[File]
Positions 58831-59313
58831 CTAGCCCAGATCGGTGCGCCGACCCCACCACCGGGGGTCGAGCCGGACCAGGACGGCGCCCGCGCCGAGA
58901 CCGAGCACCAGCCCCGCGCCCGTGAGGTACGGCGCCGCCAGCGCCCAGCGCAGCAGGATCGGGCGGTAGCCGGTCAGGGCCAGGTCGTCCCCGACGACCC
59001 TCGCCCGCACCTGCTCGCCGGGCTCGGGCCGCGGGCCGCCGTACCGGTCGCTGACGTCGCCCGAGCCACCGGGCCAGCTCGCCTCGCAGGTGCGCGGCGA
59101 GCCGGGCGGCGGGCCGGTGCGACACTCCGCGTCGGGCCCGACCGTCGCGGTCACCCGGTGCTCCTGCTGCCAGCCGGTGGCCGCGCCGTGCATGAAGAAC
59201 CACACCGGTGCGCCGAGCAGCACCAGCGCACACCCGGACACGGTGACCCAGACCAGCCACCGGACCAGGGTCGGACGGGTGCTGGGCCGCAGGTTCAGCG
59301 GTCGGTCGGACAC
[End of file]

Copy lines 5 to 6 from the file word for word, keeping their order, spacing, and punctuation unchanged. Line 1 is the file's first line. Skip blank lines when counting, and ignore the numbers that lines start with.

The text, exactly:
59101 GCCGGGCGGCGGGCCGGTGCGACACTCCGCGTCGGGCCCGACCGTCGCGGTCACCCGGTGCTCCTGCTGCCAGCCGGTGGCCGCGCCGTGCATGAAGAAC
59201 CACACCGGTGCGCCGAGCAGCACCAGCGCACACCCGGACACGGTGACCCAGACCAGCCACCGGACCAGGGTCGGACGGGTGCTGGGCCGCAGGTTCAGCG